When The Real Estate Market Crashed

by Jason LaFlesch

Dear Ladies and Gents,

As real estate is recovering in many U. S. markets and people are contemplating jumping back into home ownership, I realized many are basing their considerations to buy or keep renting on a skewed timeline of the real estate market crash.

Having spent the last 20 years investing in real estate, and as a licensed real estate agent, let me give you an “insider’s” look into how it all when down – literally!

Most people think the real estate market crashed at the same time as the banks and Wall Street blew up. Not so. Real estate actually started declining in 2007.

By 2008 home owners in much of the country were seeing their home values decline, but areas like Phoenix, AZ & Las Vegas, NV were already seeing huge drops.

Believe it or not, housing value declines actually slowed in the most volatile markets by late 2008 and on into 2009 just as the banks and Wall Street were asking for bailouts.

In the greater Phoenix area, homes had slid back to prices seen in the mid to late 1990s. Hard to believe I know, but let me give you a quick example:

In the Phoenix suburb of Queen Creek, Arizona a typical home sale in early 2004 would be around $132,000. By the end of 2006 that same home could sell for $305,000.

Fast forward to early 2009 and that same home could be bought for $68,000. True story!

Locations where large investors bought and sold in mass quantities were affected the most. No question about it!

That’s when the flipping boom in Arizona really took off.

The stock market crash had really hit home by the 4th quarter of 2009. People losing their jobs was in the millions, and these homeowners were running out of money to hang on.

Homes were being relinquished by stressed owners who couldn’t afford to maintain their home properly much less their mortgage; others were foreclosed upon. It was sad to see it all happen.

At the height of the market here in Phoenix (2006), there were very few of us flipping houses. By late 2009, more and more people looked to “flipping” as a potential for income.

Early 2010 was an interesting time for those of us in “trenches”.

Contrary to what people think, most housing locations in Arizona hit “bottom” in the first quarter of 2010.

Flipping Arizona homes in 2010 and into the mid part of 2011 was fantastic! There were huge profit margins to be made for those of us who knew the market well and had the formula for flipping down pat.

Eighty (80%) to one hundred and fifty (150%) percent AROI was not uncommon at all. Crazy right? No doubt, auctions were incredibly exciting.

Imagine seeing a home that I knew would have sold for hundreds of thousands of dollars a few years ago and I just landed it for $55,000? That’s the kind of insanity that took place at every auction!

In most cases, we were buying for both clients and ourselves. Snagging five to eight homes per week was not uncommon.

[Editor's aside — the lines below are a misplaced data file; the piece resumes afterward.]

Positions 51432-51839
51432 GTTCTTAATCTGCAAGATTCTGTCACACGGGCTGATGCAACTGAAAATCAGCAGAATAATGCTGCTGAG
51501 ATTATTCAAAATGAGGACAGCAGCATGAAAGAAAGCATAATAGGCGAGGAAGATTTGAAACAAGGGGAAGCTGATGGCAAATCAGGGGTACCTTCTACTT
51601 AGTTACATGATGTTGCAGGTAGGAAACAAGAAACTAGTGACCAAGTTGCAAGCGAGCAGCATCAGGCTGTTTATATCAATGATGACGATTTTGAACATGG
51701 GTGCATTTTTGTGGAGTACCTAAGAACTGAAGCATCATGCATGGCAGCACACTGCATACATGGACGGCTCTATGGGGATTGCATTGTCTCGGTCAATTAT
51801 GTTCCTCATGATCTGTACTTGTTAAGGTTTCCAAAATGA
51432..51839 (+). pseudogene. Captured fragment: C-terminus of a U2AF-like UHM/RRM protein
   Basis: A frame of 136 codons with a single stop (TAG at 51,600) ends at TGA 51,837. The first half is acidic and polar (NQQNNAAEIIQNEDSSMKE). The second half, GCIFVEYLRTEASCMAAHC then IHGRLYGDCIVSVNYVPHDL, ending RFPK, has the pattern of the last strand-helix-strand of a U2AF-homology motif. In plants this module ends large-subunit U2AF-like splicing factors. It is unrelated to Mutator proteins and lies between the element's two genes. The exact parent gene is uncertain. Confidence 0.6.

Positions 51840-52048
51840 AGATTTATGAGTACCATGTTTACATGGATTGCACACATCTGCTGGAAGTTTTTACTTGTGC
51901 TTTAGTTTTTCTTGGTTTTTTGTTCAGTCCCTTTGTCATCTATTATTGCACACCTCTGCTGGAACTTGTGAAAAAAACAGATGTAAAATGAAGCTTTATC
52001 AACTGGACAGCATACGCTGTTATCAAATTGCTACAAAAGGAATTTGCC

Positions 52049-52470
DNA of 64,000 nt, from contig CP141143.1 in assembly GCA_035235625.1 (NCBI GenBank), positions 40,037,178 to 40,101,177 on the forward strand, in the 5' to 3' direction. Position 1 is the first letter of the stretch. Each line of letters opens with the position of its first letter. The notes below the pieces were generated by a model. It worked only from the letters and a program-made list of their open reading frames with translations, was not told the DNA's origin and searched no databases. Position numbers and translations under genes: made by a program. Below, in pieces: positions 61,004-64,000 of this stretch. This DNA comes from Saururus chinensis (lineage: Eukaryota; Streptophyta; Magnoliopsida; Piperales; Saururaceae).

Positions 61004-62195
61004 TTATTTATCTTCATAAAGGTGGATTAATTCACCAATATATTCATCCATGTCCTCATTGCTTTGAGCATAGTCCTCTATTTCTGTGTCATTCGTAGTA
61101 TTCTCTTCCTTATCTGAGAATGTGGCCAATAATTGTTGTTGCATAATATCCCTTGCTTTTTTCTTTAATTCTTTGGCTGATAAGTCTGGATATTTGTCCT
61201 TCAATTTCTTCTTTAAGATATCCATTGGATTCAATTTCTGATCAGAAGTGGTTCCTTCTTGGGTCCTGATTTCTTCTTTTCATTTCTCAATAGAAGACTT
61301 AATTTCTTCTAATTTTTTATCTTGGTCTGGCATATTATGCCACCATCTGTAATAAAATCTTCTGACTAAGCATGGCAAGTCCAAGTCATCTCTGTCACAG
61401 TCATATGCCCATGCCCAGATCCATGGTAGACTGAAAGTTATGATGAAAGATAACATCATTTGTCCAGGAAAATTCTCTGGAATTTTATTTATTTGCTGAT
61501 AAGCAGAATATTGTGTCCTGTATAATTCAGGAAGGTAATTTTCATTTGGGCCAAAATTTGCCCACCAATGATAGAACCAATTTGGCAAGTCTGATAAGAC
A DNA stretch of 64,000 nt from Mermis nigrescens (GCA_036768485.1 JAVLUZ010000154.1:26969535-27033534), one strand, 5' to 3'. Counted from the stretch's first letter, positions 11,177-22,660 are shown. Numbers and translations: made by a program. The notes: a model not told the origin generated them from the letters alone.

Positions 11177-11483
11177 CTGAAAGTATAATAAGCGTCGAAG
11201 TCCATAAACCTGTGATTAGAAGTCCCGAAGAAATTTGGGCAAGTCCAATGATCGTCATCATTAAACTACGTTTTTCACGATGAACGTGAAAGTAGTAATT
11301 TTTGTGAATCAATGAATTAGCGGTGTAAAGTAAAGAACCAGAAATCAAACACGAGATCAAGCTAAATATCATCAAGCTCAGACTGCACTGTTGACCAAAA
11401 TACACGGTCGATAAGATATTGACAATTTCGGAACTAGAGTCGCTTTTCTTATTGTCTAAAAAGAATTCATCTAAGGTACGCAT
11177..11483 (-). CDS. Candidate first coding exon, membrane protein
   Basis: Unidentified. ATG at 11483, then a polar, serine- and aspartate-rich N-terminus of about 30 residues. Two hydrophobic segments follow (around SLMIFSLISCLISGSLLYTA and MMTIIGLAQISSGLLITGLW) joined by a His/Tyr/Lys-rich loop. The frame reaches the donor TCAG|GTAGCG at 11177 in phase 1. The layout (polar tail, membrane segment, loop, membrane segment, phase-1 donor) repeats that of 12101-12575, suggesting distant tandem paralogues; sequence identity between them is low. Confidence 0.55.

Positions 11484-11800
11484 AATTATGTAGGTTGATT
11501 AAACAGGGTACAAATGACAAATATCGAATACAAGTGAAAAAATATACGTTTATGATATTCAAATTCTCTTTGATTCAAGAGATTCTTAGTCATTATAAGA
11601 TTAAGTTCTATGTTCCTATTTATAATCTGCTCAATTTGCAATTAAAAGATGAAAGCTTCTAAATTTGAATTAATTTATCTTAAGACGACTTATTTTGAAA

Within days of the title transfer, the home was fully remodel, on the market and usually sold within days of being listed. Talk about a rush! As with all boom cycles, making the most profit is all about getting there first, and we did.

Late 2011 into 2012 was a pivotal point in the Arizona home flipping game.

Eleventh hour investors started to roll into town and first time investors came out of the woodwork to try their hand at flipping houses.

Institutional money like hedge funds and foreign investors began buying up homes to rent in mass quantities driving the prices up.

I would say 2012 through mid 2013 homes prices in the Phoenix area increased by up to 50% in most locations, with some hard hit locations appreciating easily over 100% from 2008 prices!

As exciting as it can be, flipping homes is a very risky business. It’s not for the timid or the part timer thinking you can do what a seasoned pro does right out of the gate.

We tend to make it look easy from the outside, but when you actually see what it takes to flip a home quickly and efficiently for the biggest return, you may reconsider.

Time is money! Novice flippers sometimes take 6 months to a year to remodel a home.

Real estate markets can change in a matter of months for a variety of reasons and you could find yourself in a world of hurt if there’s a significant drop in the market. I’ve seen it time and time again.

Now more than ever in 2014, buying the flip home with a proven strategy in place is what separates the winners from the losers. (Money speaking that is!)

2014 is still a great time to flip homes, but in today’s market you have to be patient and persistent when buying.

Money isn’t made when you sell the home per se, it’s made on the buy. If you overpay when you buy, you’ll be chasing your potential profits through the remodel and the sale of the home.

Unless you get lucky, the result of over paying for a home will be disastrous.

Be careful!

For more information or to partner up with a company that flips homes everyday and has a transparent track record of successful flips, give us a call at Arizona Investment Link!


Jason LaFlesch